CHARLOTTE, N.C. — In September 2010, Archie St. Hilaire delivered a clear message to Randy LaJoie after a K&N Pro Series East race at New Hampshire Motor Speedway.
“Your kid will never run in anything I own, ever, ever, ever,” the owner of Go Fas Racing declared.
St. Hilaire was caught up in the heat of the moment. The car he owned, the No. 38 driven by Alan Tardiff, had just been wrecked from the lead with two laps to go in the scheduled distance of the 125-lap race.
The culprit? An 18-year-old Corey LaJoie, the son of Randy, a two-time Xfinity Series champion who also owned his son’s K&N ride.
LaJoie had been on Tardiff’s inside entering Turn 3 when they made contact. LaJoie spun while Tardiff hit the wall.
LaJoie went on to finish 13th and in the last three years has made 57 Cup starts. The New Hampshire race was Tardiff’s last in a top NASCAR series.
Two weeks ago, just over eight years after the incident, LaJoie signed with Go Fas Racing to become the next full-time driver of its No. 32 Ford in the Cup Series.
When the signing was done, St. Hilaire told his new driver he had a call to make.
“I got to call your dad and tell him I lied to him a few years ago,” St. Hilaire recalled Thursday during the team’s announcement at the NASCAR Hall of Fame.
“That’s one thing I’ve learned in NASCAR, never say never. ‘Cause that’s a long time,” St. Hilaire said.
Thursday saw LaJoie, now 27, finally get to share “probably the best Christmas gift I’ve ever had.”
A week before he’s set to get married, LaJoie was announced as the next driver of the No. 32 Ford, a car previously driven by Matt DiBenedetto.
It’s the first time in LaJoie’s Cup career that he’s known in December that he’ll have a ride in February.
The new ride comes with other perks he’s never had in his last two years of Cup racing.
“A paycheck is good,” LaJoie said, referencing the 32 starts he made in 2017 with the now-defunct BK Racing.
“Engines that don’t blow up are good,” LaJoie said of his 23 starts in 2018 with TriStar Motorsports, where he had seven DNFs, five for expired engines.
But most importantly, LaJoie is set to be in the car for every points race for the first time. Not even his father can claim a full Cup season on his resume.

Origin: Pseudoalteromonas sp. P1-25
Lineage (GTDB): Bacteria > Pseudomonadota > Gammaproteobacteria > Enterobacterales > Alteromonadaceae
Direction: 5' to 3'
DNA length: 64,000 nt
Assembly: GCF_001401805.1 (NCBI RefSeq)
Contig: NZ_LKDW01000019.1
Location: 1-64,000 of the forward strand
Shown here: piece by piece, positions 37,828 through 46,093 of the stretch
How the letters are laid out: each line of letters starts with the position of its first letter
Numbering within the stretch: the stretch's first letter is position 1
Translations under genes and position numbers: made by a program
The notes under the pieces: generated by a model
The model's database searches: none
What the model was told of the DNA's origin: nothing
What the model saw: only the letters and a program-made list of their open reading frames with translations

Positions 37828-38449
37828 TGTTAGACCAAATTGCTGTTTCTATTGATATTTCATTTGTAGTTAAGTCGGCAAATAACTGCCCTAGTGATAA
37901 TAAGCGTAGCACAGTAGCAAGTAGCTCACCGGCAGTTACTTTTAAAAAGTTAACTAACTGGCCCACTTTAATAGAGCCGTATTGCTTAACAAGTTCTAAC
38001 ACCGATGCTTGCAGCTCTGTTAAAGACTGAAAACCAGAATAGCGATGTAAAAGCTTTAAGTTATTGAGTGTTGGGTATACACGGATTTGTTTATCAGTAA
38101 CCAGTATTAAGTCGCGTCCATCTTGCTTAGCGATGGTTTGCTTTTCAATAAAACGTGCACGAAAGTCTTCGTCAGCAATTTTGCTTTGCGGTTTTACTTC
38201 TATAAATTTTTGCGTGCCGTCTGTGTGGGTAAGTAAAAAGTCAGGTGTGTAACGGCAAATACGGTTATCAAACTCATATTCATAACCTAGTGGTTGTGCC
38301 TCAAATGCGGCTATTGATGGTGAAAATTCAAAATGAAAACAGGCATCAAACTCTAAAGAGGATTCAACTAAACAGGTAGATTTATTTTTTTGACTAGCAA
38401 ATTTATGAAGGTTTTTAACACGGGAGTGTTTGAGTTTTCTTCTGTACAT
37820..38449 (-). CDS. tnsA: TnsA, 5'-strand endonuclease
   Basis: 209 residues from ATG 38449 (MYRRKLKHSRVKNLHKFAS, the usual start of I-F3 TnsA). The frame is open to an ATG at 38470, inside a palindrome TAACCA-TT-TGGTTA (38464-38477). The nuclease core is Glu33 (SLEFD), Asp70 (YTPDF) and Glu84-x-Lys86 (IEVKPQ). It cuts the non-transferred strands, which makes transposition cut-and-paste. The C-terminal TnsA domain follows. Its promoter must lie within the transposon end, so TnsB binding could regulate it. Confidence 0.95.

“Being in the car every week is going to be huge,” LaJoie said. “To work with the same group of guys, week in and week out where you can actually prepare, watch film, studying notes and then actually go from the first race of the year back for the second time is going to be huge. I think there’s nothing but positives here.”
That’s not an understatement for LaJoie.
Four years ago, he was a “development” driver (air quotes added by LaJoie) for Richard Petty Motorsports in the Xfinity Series.
“I was taking a different path. I just had to pay the bills,” LaJoie said. “They gave me a T-shirt and a backpack and paid me 40 grand a year and sat me on the couch for two years. They couldn’t find me any sponsorship. They put me in that (Biagi-DenBeste Racing) car. I tried to do too much. I didn’t realize the gap from a 15th-place car to a fifth-place car is as big as it is. Anytime up to that point in my career if we were 15th it was because I wasn’t driving it right or I wasn’t driving it hard enough.
“Knowing when to take a 15th-place car and finish 14th or 13th after a couple of guys wreck, I had to learn the hard way. I was lucky enough people saw the talent even when I was wrecking cars or putting myself in bad positions.”
LaJoie is also three years’ removed from being paid $500 to fly to the West Coast to be a crew chief on a K&N West team. He actually produced two wins in the series with David Mayhew, with one coming at Sonoma Raceway.
But Sundays were hard for the third-generation driver.
“There was times where Sunday nights where I was wondering what I was doing, if I should go back and start welding seats or go be a crew chief,” LaJoie said.
A path to the latter was provided at one point by one of the most successful crew chiefs in Cup history.
“Chad Knaus called me probably … four years ago now, wanting to stick me over and be a car chief (at JR Motorsports) working through that system,” LaJoie said. “I was like, ‘Man, I’m not ready to give up the driving thing yet.’ And it’s just worked out with different partners. I’ve surrounded myself with good people, and (it) ultimately gets me hooked up with Archie, and now we’re really going to make something happen here next year.”
And what happens after 2019 for an owner who wanted nothing to do with his new driver eight years ago?
St. Hilaire is taking it one year at a time.
“Everybody in our business we have a one-year deal, and I always say, ‘Let’s make sure we like each other,’ ” St. Hilaire said. “I do it in my regular businesses, because if it’s after one year and he doesn’t like me and I don’t like him or somebody doesn’t like anybody, I don’t want to drag anybody through a two- or three-year deal. Hopefully it’s many years, but at this point let’s try it and make sure we like it and move forward from there.”
For LaJoie, it will be his first full-time ride in NASCAR since 2012 in the K&N East.
“I need to be careful,” he said. “I might make a career of this thing before long.”
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